Even though the concept of bitcoin or cryptocurrencies is still not clear to many people around the world, the latest debate has been on whether cryptocurrencies or its backbone ‘blockchain technology‘ should be introduced in the global educational system. Blockchain or crypto-related courses are currently part of the curriculum used in the University of California and its counterparts in Pennsylvania, New York, and Stanford.
With the technology touted as having great potential, its critics and supporters are further divided on whether it should be taught to the younger generation in schools. It is understood that some tutors in the States already have blockchain and cryptocurrencies as an extracurricular subject, but this is yet to come to the mainstream.
Commenting on his reason for adding the trending topic to his Business and Personal Finance course for 16-18 years olds, Timothy Breza, a teacher for a New Jersey school said, “If one student’s talking about it, many of them are talking about it. So I figured we needed to include it.” Nate Flanders who heads the Mandala cryptocurrency exchange service suggested that introducing blockchain and cryptocurrencies would be just another way to promote programming skills to the next generation.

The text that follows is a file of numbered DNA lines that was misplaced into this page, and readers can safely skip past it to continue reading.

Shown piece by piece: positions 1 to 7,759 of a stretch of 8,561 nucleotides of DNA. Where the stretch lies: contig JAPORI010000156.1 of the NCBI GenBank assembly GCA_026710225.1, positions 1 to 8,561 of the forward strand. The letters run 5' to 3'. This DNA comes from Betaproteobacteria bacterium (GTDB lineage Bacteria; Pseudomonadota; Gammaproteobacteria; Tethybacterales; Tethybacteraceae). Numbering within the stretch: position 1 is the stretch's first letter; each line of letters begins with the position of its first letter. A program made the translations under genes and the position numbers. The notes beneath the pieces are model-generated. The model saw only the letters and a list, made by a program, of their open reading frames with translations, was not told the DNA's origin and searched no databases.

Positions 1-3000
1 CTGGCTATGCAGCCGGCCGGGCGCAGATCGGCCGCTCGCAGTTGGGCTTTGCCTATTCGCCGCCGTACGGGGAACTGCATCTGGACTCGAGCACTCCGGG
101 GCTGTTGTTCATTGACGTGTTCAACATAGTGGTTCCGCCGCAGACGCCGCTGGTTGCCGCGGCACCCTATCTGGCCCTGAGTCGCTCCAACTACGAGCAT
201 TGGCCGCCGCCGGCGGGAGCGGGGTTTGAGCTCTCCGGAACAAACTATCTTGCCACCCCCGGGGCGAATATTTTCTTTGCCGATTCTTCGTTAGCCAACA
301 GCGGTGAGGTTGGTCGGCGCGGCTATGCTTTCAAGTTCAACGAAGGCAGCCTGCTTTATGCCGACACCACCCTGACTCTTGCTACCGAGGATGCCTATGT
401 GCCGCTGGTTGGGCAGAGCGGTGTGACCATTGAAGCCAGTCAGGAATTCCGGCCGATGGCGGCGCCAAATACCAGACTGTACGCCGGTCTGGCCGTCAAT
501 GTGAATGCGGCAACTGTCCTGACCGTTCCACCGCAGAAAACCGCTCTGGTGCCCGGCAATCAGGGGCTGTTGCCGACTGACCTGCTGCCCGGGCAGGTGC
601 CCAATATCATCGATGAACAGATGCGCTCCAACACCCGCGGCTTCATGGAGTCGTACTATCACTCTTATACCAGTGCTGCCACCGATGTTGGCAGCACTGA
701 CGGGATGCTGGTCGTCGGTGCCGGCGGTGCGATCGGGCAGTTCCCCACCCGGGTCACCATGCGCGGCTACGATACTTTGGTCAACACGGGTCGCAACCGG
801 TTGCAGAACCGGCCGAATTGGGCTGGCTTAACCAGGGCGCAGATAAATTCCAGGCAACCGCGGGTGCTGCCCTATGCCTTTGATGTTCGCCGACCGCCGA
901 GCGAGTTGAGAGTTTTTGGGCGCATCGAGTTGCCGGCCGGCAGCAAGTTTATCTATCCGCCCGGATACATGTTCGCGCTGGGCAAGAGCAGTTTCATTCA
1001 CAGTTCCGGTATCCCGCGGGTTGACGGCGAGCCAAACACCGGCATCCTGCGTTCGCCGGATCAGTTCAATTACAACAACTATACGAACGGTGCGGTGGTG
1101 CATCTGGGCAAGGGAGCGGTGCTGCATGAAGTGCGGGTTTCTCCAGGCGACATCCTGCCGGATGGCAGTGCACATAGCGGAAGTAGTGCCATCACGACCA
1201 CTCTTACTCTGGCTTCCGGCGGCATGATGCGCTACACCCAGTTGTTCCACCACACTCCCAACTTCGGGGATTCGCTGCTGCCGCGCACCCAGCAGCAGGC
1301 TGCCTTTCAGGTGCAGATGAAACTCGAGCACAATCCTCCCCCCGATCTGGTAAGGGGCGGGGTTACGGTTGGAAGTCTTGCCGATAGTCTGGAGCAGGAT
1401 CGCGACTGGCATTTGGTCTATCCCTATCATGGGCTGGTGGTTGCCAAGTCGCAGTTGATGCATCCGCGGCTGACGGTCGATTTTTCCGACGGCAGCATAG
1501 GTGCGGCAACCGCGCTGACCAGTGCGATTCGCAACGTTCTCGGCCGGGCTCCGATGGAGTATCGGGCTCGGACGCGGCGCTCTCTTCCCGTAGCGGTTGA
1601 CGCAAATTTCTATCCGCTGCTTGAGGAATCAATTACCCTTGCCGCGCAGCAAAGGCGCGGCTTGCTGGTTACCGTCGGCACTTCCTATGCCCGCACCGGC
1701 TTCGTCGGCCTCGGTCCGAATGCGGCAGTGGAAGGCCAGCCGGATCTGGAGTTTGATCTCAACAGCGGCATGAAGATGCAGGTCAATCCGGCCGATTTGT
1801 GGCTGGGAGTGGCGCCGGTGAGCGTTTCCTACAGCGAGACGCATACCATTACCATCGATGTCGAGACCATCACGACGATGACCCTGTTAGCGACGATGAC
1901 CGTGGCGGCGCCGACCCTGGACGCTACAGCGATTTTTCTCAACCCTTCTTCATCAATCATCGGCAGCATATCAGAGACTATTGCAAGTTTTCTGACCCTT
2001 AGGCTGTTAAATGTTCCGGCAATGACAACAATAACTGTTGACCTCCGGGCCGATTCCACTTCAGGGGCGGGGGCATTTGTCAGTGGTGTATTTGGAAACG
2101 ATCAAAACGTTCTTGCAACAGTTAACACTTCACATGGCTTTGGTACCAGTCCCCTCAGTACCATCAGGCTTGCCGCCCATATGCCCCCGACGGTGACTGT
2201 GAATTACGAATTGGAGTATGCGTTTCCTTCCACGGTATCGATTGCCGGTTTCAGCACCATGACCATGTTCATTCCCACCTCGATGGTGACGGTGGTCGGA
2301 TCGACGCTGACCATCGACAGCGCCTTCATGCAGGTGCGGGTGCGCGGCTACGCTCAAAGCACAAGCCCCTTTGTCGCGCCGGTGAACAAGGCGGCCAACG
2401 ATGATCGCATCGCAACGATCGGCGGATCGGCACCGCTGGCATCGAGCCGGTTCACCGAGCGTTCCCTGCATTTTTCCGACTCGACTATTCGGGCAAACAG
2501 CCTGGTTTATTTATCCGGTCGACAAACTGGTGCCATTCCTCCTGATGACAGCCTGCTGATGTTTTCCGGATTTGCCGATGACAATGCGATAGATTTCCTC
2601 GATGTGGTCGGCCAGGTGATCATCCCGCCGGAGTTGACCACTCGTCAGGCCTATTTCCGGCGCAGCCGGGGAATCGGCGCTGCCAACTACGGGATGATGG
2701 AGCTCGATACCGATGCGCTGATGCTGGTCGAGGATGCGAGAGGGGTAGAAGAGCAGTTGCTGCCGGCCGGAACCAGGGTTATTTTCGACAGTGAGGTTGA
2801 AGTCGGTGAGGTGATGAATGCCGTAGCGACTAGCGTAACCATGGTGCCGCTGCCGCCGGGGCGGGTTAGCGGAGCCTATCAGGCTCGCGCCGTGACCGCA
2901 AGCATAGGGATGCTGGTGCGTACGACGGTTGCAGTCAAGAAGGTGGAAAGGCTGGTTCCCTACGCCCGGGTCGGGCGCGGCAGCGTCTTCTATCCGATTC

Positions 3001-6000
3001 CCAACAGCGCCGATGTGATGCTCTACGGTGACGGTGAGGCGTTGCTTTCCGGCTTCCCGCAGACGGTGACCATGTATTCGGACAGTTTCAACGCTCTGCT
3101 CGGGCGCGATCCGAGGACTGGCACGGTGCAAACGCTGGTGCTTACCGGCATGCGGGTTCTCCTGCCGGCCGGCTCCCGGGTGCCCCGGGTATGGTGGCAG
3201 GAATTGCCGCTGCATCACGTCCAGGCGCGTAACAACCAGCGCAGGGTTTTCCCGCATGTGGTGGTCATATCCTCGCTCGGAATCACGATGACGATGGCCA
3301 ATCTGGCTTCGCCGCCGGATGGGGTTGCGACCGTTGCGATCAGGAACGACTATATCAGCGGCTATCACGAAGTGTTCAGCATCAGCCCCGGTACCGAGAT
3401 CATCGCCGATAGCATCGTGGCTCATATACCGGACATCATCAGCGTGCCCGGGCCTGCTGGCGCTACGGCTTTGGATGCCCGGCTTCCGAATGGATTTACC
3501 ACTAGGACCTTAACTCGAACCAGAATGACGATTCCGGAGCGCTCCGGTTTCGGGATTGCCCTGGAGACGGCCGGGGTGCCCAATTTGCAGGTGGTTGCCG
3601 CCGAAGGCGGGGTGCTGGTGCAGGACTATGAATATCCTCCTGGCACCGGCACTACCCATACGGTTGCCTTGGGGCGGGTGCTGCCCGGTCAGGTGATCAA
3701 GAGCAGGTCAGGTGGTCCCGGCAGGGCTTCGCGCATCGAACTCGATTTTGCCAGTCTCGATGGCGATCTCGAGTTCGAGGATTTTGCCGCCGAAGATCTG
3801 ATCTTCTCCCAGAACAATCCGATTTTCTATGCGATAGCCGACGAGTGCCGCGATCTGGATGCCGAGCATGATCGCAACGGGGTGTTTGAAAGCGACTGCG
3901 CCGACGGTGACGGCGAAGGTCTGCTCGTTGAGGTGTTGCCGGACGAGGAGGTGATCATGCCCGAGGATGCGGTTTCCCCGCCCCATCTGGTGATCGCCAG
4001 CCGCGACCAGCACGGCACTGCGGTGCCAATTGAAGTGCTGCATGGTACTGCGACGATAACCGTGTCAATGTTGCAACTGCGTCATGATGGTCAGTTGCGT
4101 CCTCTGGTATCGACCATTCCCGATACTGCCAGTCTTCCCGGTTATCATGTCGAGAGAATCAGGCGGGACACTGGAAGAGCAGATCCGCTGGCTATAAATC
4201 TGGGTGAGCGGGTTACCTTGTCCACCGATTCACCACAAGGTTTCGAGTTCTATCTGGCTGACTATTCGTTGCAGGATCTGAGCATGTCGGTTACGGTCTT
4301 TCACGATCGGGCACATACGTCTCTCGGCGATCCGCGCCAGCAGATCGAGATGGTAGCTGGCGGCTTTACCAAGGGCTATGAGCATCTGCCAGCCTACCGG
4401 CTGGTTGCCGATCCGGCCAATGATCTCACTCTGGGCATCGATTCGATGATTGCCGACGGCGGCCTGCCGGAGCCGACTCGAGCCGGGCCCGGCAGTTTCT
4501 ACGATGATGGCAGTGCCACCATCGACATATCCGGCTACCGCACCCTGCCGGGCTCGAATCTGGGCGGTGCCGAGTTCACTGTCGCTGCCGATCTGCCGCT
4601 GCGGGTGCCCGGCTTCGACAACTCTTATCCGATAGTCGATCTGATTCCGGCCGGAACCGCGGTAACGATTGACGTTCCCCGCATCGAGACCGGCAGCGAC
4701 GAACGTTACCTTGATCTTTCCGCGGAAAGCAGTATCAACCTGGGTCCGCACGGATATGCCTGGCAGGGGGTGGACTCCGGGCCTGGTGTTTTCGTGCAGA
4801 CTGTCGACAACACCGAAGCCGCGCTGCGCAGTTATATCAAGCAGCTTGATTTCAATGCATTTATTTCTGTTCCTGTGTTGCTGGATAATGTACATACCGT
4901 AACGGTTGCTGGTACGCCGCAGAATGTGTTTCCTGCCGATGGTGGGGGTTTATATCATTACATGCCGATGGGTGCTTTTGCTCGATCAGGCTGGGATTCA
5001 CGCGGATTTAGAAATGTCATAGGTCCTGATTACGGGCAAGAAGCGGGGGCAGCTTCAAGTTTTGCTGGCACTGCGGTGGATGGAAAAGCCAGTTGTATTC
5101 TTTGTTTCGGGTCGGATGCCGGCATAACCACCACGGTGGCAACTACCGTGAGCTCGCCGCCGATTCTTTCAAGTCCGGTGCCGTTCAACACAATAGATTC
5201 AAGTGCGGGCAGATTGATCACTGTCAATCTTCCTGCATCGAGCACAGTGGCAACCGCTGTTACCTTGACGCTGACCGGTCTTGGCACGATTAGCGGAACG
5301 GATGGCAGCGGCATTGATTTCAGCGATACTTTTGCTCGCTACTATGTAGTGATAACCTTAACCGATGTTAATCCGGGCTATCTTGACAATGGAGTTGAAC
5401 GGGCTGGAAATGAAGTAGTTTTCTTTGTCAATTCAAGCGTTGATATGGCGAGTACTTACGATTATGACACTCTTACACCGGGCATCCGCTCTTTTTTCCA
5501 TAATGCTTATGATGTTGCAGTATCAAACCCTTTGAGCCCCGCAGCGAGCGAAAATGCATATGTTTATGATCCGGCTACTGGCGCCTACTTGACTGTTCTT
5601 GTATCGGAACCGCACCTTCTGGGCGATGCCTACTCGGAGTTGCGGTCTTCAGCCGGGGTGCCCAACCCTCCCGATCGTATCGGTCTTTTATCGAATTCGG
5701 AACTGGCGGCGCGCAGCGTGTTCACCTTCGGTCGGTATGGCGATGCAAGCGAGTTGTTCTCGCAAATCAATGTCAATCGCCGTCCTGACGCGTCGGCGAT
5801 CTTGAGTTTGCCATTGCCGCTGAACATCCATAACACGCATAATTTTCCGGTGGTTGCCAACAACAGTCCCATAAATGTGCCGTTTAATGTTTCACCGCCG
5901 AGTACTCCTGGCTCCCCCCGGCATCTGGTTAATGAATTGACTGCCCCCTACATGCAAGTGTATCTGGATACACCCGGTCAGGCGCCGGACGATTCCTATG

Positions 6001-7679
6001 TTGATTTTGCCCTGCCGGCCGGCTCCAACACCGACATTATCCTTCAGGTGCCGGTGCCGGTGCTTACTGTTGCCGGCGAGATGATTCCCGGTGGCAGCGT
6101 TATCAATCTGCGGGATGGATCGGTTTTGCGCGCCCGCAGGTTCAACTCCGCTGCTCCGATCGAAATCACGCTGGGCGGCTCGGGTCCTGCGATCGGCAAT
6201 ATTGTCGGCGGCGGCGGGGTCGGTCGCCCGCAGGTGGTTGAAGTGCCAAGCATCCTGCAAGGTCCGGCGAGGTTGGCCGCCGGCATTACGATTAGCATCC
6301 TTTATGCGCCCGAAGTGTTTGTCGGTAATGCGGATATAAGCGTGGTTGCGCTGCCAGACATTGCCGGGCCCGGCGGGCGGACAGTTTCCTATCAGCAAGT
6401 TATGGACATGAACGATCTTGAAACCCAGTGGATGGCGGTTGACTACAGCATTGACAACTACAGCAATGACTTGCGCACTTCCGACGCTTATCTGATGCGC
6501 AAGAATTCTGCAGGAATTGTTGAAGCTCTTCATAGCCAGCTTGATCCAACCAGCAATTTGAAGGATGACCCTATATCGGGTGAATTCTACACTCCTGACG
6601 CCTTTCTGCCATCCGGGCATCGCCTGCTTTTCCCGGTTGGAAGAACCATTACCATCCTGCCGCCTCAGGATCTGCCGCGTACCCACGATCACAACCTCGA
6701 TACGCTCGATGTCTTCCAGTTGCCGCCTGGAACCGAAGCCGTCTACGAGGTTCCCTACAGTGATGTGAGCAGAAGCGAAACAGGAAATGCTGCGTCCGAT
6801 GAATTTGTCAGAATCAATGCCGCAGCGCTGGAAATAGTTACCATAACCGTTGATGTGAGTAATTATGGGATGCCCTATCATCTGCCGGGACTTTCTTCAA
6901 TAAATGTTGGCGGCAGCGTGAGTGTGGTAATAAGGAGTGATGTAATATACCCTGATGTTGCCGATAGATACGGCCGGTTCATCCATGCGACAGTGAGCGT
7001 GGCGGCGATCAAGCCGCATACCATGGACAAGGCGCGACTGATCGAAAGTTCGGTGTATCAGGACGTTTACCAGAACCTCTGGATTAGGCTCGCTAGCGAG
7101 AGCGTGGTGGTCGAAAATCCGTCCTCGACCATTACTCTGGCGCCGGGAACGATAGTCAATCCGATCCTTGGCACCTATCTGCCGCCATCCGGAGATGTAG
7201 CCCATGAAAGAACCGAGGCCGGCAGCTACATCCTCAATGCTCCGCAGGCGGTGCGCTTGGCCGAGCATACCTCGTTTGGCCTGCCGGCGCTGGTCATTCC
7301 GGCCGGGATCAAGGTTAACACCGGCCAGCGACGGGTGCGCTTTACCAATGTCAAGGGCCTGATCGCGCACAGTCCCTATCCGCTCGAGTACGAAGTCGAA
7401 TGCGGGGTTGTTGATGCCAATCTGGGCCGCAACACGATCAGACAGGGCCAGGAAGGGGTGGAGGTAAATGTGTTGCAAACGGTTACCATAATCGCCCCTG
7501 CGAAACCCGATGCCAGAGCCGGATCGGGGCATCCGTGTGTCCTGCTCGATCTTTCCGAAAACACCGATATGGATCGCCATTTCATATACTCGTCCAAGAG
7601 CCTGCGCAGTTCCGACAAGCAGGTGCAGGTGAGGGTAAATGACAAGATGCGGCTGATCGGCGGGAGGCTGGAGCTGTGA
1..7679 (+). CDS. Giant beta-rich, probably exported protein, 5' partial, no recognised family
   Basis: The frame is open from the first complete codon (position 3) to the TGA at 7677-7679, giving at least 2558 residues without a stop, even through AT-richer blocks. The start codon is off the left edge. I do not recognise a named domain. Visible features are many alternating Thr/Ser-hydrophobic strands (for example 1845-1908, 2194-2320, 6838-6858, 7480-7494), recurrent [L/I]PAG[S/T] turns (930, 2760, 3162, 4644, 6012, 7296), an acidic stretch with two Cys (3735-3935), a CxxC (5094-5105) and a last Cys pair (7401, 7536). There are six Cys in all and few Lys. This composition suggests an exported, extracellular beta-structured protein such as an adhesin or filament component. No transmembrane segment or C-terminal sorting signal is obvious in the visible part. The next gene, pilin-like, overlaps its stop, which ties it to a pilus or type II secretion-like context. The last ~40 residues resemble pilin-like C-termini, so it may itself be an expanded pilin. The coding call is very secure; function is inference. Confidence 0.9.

He pointed out that “Java, C++, python – are just some of the languages blockchain platforms are being built on and thus, should become a complimentary area of study with the possibility to major in it or specialize.” The volatility of cryptocurrencies has been a major concern to both investors and is a major point of attack for its opposers. In the thoughts of Christian Ferri, who heads the BlockStar, a blockchain advisory company, volatility should not stop the introduction of cryptocurrencies to schools.
“There’s no safe form of revenue. If that wouldn’t be the case, any economy commonly driven by arbitrage as we know it, wouldn’t exist. Read more from zycrypto.com…
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